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    Early watercolor of Fort Davis

    Arthur Tracy Lee Watercolor "Capt. Jordan's Quarters." Finished watercolor on paper showing a small wooden cabin at the base of a hill with a ramshackle fence in the foreground and other buildings and rocky hills in the background. Several figures populate the view. Signed at lower right in pencil: "A.T. Lee." Fort Davis, undated. 9.5" x 12.5". Accompanied by a slip of paper on which is noted: "Found among Gen. Johnston's papers: endorsed: Capt. Jordan's quarters.'" The watercolor is affixed to a nineteenth-century scrapbook leaf on the verso of which is pasted a contemporary oval portrait of General Joseph E. Johnston (7.75" x 6") with imprint and title: "Published by S.C. McIntyre. Genl. Joseph E. Johnson [sic]. C.S.A. Copy right secured" (portrait fine except for a few spots). Lower left corner chipped, a few closed tears (no losses), some light spotting, edges slightly darkened, otherwise very good. Framed to an overall size of 14.25" x 17".

    The watercolor depicts a building at the first Fort Davis, established in 1854 and in existence until 1862, when it was occupied by Confederate forces. The original fort was an important outpost for protecting emigrant trains on their way to California and other points west and for defending the area against hostile Native Americans. Fort Davis fell into complete disrepair and was replaced by a second, larger Fort Davis after the Civil War (1867). The building depicted in this painting was apparently in existence by 1857 and was occupied by Captain Charles Downer Jordan (d. 1876), who was stationed at the post from 1860 until it was abandoned at the beginning of the Civil War. Artist Arthur T. Lee was also stationed at Fort Davis, which he helped found, between 1854 and September of 1858, when he left to establish Fort Quitman.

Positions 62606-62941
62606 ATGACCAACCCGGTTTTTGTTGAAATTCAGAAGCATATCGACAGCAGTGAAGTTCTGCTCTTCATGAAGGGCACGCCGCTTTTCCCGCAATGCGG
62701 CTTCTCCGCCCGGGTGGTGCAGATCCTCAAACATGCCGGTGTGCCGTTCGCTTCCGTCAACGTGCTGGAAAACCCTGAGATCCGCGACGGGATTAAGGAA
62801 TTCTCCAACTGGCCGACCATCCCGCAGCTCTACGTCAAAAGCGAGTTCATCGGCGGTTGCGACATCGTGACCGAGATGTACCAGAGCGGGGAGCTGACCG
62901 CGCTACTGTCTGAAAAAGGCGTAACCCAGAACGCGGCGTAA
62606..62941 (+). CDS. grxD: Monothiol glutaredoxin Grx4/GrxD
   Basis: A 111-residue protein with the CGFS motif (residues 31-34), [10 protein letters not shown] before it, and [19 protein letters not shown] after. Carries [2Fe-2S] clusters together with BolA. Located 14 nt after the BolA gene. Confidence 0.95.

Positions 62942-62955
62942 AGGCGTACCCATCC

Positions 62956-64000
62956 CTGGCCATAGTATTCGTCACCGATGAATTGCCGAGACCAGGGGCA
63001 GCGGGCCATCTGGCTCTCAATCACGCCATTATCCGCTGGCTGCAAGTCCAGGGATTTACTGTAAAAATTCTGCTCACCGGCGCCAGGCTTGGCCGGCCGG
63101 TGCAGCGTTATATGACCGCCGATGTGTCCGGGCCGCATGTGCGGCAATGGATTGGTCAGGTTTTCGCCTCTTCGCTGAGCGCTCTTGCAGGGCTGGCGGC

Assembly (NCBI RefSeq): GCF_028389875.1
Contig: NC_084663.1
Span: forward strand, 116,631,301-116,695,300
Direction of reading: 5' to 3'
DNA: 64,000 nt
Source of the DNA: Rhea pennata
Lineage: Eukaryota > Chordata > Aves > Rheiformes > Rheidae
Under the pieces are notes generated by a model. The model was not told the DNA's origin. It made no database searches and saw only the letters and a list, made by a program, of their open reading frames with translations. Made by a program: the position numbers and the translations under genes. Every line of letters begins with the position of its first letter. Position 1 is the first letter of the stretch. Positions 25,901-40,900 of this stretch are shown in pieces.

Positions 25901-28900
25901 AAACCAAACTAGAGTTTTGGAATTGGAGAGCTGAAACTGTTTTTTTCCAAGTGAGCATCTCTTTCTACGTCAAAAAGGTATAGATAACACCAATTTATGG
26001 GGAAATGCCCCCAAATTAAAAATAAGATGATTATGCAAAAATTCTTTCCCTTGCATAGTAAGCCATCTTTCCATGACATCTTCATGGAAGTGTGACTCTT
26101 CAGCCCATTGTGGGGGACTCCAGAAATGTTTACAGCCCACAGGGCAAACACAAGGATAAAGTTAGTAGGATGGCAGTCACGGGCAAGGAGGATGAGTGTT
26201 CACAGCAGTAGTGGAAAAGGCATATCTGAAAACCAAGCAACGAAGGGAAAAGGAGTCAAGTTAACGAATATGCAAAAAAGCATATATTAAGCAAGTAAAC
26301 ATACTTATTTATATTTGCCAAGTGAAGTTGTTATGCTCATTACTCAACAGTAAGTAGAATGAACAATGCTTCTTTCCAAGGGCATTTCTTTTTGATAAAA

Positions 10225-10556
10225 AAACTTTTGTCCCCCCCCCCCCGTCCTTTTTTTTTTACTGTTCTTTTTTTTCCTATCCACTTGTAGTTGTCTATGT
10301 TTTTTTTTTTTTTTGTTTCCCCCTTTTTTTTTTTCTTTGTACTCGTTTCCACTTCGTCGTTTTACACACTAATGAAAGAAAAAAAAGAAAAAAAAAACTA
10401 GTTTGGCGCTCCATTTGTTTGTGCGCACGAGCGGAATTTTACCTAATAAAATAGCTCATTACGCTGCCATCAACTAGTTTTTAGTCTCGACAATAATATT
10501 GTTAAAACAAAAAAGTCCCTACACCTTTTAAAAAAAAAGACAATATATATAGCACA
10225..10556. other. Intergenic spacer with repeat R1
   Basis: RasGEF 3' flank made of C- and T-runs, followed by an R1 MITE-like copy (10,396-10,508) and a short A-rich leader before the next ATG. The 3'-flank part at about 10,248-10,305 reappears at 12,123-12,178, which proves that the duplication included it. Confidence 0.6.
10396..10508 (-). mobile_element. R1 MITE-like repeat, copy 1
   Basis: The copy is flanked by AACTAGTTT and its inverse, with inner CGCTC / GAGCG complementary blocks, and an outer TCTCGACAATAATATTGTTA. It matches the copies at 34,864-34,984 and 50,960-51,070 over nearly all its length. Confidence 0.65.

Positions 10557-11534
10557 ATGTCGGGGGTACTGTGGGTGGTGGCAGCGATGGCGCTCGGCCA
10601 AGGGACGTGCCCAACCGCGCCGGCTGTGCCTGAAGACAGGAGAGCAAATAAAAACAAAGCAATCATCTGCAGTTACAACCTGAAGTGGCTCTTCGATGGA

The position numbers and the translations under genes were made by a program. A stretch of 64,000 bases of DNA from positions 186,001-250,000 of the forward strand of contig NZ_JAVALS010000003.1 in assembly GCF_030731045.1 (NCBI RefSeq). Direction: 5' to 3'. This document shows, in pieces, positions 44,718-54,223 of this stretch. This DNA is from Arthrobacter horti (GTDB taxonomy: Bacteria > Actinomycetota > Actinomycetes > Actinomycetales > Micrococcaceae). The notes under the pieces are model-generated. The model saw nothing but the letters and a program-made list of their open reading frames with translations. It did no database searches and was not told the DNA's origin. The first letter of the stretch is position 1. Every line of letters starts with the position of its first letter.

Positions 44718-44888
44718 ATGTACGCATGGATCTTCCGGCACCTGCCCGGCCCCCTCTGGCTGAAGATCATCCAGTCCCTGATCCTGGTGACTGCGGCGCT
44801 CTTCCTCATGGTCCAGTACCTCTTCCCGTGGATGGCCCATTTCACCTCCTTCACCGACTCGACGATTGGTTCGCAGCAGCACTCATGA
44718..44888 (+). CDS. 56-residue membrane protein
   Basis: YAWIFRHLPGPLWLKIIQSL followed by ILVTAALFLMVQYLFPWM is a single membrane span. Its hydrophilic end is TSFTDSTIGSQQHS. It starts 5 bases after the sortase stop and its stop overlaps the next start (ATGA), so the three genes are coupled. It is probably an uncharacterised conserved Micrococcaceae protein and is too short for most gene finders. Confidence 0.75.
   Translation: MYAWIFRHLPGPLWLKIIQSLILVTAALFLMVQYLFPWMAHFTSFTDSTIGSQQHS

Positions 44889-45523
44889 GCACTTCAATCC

Arthur T. Lee (1814-1879) was a U.S. Army officer, portrait painter in oils, watercolorist, poet, musician, essayist, historian, landscape architect, engineer, and administrator. He was stationed at various posts in Texas for about twelve years after having previously served in the Mexican-American War and various Native American removals. He was transferred to Texas in 1848 and was captured by the Confederates in San Antonio while trying to leave Texas. He went to fight in the Civil War and was seriously wounded at the Battle of Gettysburg. It is believed that many of his watercolors were finished in his retirement and were based on pencil sketches he made earlier on the scene. Although it is uncertain how this watercolor ended up in the possession of Confederate General Joseph E. Johnston, it seems possible that Lee might have met Johnston on the latter's 1849 reconnaissance mission through western Texas, which passed through old Fort Davis.

    An excellent example of an early Texas view rendered by an accomplished, eyewitness artist who was there when Fort Davis was founded. In 1961, the majority of Arthur T. Lee's paintings and art work were bequeathed by his sole descendant to three institutions in Rochester, New York: The Rochester Historical Society, the Rush Rhees Library of the University of Rochester, and the Rochester Museum and Science Center. Lee's art work is not generally available on the market.

    Auction Info

    Auction Dates
    March, 2011
    12th Saturday
    Bids + Registered Phone Bidders: 1
    Lot Tracking Activity: N/A
    Page Views: 1,325

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